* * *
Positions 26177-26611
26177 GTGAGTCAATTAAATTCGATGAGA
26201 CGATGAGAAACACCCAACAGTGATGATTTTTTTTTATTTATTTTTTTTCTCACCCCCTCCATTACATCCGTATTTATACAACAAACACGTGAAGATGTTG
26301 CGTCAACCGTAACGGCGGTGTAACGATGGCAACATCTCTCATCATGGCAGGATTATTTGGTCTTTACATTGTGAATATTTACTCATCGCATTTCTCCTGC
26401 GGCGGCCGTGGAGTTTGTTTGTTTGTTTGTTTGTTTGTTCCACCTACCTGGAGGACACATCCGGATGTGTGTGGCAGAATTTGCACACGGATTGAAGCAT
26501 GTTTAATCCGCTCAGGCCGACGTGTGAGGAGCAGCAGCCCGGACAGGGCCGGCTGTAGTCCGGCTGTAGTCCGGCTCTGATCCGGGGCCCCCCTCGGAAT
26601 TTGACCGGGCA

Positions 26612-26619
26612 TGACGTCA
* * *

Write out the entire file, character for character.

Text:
Positions 26177-26611
26177 GTGAGTCAATTAAATTCGATGAGA
26201 CGATGAGAAACACCCAACAGTGATGATTTTTTTTTATTTATTTTTTTTCTCACCCCCTCCATTACATCCGTATTTATACAACAAACACGTGAAGATGTTG
26301 CGTCAACCGTAACGGCGGTGTAACGATGGCAACATCTCTCATCATGGCAGGATTATTTGGTCTTTACATTGTGAATATTTACTCATCGCATTTCTCCTGC
26401 GGCGGCCGTGGAGTTTGTTTGTTTGTTTGTTTGTTTGTTCCACCTACCTGGAGGACACATCCGGATGTGTGTGGCAGAATTTGCACACGGATTGAAGCAT
26501 GTTTAATCCGCTCAGGCCGACGTGTGAGGAGCAGCAGCCCGGACAGGGCCGGCTGTAGTCCGGCTGTAGTCCGGCTCTGATCCGGGGCCCCCCTCGGAAT
26601 TTGACCGGGCA

Positions 26612-26619
26612 TGACGTCA